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Feldman, Jim / The buildings of the University of Wisconsin
(1997)

University Club,   pp. 144-147


Page 145

Fig. 2. The University Club between 1912 and 1924. The old Parkinson House center, with the first
two additions: the west, 1912 section at the right, and the 1924 dormitory wing to the south, behind
the house on the left. [Meuer Photo, M205]
availability of this property was a strong incentive in the formation of the university club. As early as
March 1906 plans had been made to take an option on the Parkinson house by the organization. The
title to the property did not change hands until April 1907 (for $18,000) but the club was already in
physical possession when they incorporated in February 1907. The club listed the cost of repairs and
remodelling of the fire-damaged house as $6,000. As remodelled the old house contained the recep-
tion hall, club room, dining room, card and writing rooms, and the third floor and attic bedrooms and
servants quarters. The club planned additions almost immediately. A sketch published in February
1906 shows a large three story brick building very much like the one eventually constructed on the
site. Though unsigned it is possible that this initial design was done by university supervising architect
Arthur Peabody. Peabody was a member of the club and applied in April of 1907 for the permission
of the regents to do architectural work for the club without compensation. The regents granted
permission.3 The earliest blueprints are unsigned. The 1912 and 1924 additions are the work of local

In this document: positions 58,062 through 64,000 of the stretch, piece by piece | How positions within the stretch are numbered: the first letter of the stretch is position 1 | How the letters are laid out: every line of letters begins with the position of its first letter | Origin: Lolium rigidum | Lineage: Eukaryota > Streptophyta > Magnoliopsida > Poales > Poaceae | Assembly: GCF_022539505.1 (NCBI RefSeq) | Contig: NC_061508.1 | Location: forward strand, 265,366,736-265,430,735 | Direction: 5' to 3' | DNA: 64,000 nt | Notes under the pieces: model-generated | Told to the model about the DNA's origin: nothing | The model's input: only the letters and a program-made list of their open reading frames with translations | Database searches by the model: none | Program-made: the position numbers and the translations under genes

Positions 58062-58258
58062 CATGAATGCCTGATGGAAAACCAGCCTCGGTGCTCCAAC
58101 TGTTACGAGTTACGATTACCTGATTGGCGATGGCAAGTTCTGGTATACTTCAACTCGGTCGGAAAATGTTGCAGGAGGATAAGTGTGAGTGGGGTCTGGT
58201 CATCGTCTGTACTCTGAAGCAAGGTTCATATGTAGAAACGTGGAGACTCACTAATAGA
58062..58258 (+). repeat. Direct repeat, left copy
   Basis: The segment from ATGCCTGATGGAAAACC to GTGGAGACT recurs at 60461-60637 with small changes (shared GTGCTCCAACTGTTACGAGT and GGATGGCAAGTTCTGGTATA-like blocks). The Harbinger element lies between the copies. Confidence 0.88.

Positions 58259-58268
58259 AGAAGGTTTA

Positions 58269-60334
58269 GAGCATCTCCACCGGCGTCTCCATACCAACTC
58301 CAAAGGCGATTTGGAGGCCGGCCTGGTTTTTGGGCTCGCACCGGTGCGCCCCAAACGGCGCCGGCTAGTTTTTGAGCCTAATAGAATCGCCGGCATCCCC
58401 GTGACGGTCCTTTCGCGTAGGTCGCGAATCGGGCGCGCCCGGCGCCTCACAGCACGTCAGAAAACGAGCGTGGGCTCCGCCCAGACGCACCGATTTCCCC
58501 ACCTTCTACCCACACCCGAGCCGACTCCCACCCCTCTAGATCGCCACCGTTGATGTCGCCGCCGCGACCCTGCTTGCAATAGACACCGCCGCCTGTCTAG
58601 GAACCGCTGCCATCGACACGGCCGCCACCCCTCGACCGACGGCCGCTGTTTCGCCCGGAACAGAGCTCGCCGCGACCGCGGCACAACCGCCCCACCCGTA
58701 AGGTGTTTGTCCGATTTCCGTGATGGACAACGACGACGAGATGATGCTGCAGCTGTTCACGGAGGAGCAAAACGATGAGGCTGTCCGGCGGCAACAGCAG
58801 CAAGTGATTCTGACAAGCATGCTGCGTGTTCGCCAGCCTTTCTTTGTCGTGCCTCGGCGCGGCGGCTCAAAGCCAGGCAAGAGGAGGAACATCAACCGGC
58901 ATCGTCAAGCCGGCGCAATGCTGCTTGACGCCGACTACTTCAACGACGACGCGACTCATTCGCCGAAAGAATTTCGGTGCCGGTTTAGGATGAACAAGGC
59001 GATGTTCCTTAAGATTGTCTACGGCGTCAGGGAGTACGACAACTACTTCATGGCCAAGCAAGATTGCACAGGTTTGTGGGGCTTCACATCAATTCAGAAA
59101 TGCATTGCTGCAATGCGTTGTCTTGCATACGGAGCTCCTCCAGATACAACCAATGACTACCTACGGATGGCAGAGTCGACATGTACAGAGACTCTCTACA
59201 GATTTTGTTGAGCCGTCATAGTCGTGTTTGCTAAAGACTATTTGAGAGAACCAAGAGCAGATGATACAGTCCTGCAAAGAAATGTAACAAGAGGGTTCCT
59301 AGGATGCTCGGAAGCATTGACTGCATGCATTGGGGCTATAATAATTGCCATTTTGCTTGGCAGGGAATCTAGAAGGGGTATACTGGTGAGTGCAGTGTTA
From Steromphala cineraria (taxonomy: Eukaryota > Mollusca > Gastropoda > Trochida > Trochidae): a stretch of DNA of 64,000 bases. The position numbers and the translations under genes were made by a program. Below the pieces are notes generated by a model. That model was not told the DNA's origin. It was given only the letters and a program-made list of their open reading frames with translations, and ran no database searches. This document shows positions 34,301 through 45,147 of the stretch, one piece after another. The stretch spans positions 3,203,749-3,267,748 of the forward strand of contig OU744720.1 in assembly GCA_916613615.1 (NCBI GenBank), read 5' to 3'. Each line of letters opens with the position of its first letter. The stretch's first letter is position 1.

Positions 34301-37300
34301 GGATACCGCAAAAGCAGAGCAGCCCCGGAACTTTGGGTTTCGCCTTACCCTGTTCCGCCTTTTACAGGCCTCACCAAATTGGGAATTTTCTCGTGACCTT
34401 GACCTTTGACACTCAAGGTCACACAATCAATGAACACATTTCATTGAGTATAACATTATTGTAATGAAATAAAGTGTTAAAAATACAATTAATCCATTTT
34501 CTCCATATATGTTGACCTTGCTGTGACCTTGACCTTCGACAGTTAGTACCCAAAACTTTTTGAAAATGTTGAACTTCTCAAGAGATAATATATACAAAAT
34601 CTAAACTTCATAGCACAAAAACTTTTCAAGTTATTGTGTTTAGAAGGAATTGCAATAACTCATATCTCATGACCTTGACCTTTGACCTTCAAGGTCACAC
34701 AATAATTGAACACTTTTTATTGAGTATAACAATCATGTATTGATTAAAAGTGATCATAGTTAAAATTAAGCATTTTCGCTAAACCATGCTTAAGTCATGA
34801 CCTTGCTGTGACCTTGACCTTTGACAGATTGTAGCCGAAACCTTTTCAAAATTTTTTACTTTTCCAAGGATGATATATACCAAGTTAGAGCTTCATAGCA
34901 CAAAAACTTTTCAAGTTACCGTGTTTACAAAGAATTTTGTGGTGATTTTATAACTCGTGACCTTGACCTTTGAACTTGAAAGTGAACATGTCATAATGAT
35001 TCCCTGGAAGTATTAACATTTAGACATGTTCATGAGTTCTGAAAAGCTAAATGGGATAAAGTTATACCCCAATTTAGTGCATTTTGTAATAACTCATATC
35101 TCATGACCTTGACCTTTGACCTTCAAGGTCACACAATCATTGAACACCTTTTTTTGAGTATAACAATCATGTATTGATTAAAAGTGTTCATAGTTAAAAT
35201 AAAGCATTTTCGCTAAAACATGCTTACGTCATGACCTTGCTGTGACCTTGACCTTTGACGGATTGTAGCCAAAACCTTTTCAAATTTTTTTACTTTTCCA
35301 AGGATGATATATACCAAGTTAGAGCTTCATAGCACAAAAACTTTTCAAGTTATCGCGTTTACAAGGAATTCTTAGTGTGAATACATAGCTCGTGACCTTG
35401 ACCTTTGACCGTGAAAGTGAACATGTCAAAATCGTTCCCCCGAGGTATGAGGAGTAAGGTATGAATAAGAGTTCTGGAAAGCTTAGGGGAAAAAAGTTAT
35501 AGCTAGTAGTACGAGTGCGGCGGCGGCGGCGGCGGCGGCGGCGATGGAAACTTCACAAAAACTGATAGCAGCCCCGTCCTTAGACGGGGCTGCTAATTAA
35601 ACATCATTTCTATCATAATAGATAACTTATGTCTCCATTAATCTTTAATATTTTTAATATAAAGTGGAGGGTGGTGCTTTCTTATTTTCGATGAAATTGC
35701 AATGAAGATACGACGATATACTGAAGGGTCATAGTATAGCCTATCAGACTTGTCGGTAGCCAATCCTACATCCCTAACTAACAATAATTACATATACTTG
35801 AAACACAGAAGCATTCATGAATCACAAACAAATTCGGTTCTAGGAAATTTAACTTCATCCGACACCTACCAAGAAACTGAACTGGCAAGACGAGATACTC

architects, Law, Law and Potter, and they are commonly given credit for the original design.4 From
the beginning the plan was to establish the club in the old Parkinson house and expand as needed. Part
of the appeal of the Parkinson property was the size of the lot (86 x 132 feet), which provided room
for such expansion.
The first addition to the clubhouse was finished by February 1908 [see Fig. 2]. It was a wing
of dark brick with concrete floors and a red tile roof (later lost) on the west side of the old house and
connected to it. The new three story wing contained a first floor billiard room, a dining room, which
extended through from the old house; the second and third floors were laid out for sleeping quarters
and studies, and were connected to the old house through fireproof doors. Each floor had a general
toilet and shower room. Nineteen sleeping rooms were provided. In the basement there was a "Con-
versation Room in Medieval style, with brick paved floor, brick fireplace and arched ceiling, stained
glass casement windows, where good cheer as well as good will may be enjoyed."'5 Because the old
house still presented a fire hazard, the new part had a fire escape that was accessible from both parts


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